For most of us, travelling the world is something we only dream about. For Siya Zarrabi, half of the adventurous couple behind the popular travel blog Hopscotch the Globe, it's a reality.

I caught up with Siya at Buffer Festival, an annual showcase of Youtube video premieres where he was a featured creator. Between discussing the cutest animals in the world with Nadine Sykora and hamming it up for Snapchat, Siya and I sat down to talk about what inspires him to travel and how exploring the world can become a reality for others.

Spoon: When did travelling come to you as something you really wanted to do?

SZ: We're travellers at heart, me and Kristen [his wife and the other half of HTG]. I was always interested in the world, even as a child. I would look at books of different places or animals around the world and it would get me excited.

We really saw travel as something that we wanted in our life permanently in high school, when we both did a four-month exchange to Paraguay. Half of grade eleven we spent in Paraguay. We lived with a family there; we taught in schools. It was culture shock galore, and it was the first time I felt like, "I need to do this as much as possible."

We'd work to save money and then leave again, then come back and work again to leave for a little bit. Slowly, we started building Hopscotch. We started writing on the blog [and] taking pictures. We went to college for film and visual effects and started implementing that into travel. Before Youtube and the blog, we thought maybe we'd work on TV shows or do something else, not incorporate that into travel. Now it's become a full-time job.

Spoon: That's awesome! With all of the travelling, do you find that food helps you understand a new place?

SZ: Food is huge. I would say there's a few main categories that drive people to travel: history, landscapes, culture and food. Why do people want to go to Italy? Not to just look at a fountain. People want to go to a place to eat the food. You want to go to France and drink their wine. You want to go to Thailand and try their fruits.

Food is a huge part of what everyone does, every day. We all have to do it and we want to do it well. I think travelling is an incredible way to explore the world, and with food, you can almost travel at home. That's what we want to teach people to do. You can travel in your own kitchen just by cooking different meals, trying different spices, and kind of feel what they feel when they eat their foods.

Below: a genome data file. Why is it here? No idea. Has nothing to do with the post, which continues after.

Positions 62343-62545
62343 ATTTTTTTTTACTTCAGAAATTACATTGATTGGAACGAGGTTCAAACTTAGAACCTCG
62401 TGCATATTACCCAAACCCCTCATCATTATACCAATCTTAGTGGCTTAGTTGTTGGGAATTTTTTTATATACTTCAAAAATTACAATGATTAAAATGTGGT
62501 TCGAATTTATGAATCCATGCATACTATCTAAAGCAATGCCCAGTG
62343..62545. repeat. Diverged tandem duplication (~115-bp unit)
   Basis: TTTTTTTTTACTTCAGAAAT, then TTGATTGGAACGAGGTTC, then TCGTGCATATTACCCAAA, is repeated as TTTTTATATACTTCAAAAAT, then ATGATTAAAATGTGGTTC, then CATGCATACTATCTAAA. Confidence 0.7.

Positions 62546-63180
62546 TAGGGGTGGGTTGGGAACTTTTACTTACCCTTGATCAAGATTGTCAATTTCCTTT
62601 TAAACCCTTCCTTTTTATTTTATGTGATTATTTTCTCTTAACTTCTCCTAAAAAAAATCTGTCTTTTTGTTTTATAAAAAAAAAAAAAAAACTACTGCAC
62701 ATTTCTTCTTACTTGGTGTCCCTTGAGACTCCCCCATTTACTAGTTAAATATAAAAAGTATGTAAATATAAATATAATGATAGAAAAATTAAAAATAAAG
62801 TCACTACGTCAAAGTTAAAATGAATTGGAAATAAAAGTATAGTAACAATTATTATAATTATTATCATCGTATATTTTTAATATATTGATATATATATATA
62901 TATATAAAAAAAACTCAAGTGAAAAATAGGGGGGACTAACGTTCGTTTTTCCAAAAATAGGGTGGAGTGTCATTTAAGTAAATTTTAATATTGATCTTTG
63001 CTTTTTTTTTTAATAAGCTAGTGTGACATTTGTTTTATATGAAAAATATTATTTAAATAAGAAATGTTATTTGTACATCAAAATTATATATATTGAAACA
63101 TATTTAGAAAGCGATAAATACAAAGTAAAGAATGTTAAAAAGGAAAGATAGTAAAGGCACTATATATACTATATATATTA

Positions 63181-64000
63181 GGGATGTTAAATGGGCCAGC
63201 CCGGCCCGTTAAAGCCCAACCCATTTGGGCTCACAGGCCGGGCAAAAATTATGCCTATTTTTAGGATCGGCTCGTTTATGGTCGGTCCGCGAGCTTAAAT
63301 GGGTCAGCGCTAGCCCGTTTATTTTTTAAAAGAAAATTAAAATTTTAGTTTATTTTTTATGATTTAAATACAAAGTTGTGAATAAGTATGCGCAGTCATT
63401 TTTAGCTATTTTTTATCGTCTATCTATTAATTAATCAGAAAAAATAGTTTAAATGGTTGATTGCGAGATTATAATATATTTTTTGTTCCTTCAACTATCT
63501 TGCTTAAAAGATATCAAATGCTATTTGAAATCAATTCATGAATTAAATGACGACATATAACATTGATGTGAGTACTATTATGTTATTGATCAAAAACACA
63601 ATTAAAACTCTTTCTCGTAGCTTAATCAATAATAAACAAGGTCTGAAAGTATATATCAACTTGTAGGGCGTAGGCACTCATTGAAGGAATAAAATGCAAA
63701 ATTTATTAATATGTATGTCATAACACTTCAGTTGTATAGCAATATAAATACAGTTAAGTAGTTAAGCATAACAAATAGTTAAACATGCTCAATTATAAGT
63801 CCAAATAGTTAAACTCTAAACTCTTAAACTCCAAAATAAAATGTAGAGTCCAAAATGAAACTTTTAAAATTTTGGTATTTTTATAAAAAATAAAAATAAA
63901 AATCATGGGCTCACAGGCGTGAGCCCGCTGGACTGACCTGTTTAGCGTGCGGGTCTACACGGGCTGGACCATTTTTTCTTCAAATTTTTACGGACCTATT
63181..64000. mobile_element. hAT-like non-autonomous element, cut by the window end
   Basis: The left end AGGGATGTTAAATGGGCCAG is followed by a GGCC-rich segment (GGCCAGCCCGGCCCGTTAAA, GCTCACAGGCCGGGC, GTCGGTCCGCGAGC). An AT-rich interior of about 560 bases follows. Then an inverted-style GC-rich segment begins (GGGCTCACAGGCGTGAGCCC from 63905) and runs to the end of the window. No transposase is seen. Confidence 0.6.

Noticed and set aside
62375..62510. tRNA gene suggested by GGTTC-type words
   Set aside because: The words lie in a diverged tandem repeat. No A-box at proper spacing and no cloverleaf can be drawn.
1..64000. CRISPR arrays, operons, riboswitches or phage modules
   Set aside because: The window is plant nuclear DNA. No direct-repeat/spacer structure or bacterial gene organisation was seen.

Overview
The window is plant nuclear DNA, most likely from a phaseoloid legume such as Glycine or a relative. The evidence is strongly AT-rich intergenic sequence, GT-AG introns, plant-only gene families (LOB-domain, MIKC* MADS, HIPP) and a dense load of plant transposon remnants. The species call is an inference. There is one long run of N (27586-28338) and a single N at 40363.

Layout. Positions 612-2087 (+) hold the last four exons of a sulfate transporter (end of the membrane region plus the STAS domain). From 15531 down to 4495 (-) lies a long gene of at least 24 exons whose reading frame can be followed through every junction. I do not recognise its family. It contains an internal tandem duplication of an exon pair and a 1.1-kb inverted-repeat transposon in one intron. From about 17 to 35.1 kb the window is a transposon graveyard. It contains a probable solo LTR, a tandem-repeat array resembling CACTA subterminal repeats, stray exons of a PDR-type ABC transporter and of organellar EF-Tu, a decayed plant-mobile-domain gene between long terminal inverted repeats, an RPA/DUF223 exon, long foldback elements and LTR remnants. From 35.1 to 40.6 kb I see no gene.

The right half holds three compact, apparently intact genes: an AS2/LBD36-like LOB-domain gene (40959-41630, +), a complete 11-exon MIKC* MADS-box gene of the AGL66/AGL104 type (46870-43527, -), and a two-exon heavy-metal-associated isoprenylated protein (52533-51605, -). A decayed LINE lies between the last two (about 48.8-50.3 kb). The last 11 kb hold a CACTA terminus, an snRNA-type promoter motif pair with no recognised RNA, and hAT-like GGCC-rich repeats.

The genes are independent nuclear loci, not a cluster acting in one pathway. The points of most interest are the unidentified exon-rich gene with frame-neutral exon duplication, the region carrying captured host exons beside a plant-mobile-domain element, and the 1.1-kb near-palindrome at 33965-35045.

Spoon: If you could eat breakfast, lunch and dinner, each in a different country, which ones would you choose?

SZ: I really like Persian-style breakfast. It's simple and delicious. All of their ingredients are really fresh, and they use a really thin bread to dip in feta cheese and walnuts. They put cilantro or parsley with nice honey tea, and it's salty and sweet and nutty and a delicious breakfast.

Lunch, I would love a smoked meat sandwich from France or Montréal—somewhere that makes really awesome smoked meat. Dinner, I would probably have Thai food. Rice with massaman curry and potatoes and chicken—I love Thai food.

Spoon: A lot of students feel like they don't have the funds or time to travel. Do you have any tips for people who would like to travel but feel like they can't?

SZ: You can stay at home and feel like you're travelling. You can explore the world through different ingredients and food. Getting as close to the source as possible is best. If I'm in Canada, chances are if I want to get a Thai fruit, it isn't going to be fresh. Costa Rica is maybe a four-hour flight. I can probably get fresher fruits from Costa Rica, so maybe I should explore that world. You can definitely explore through foods and travel that way.

Spoon: You also mentioned how you'd come home and work just to travel again, so that's an option too.

SZ: Yeah, absolutely! Travel doesn't have to be a ten-thousand-dollar trip around the world staying in fancy places. Kristen and I saved for a year and we each saved ten thousand dollars. We travelled for nine months and we didn't even spend all of that. I think I was spending about a thousand dollars a month, and that's very achievable. That includes flights and accommodations and taking classes and courses around the world.

I think that anyone can travel if you make it a priority. People say, "Oh, I can't travel," but then you see them go and buy a twenty-thousand-dollar car. You bought that car, and now you're going to have to pay for gas and repairs and oil changes, whereas you could've taken that money and travelled the world and had this experience. I feel like a lot of holdbacks from travelling are really just excuses. They're making up reasons why it's not going to work. If you really want travel to be a part of your lifestyle, you'll make it happen.

Thank you so much to Siya for taking the time to chat with us! 

Check out Hopscotch the Globe for more awesome travel tips and make sure to keep up with Siya's adventures on Youtube, Instagram and Twitter.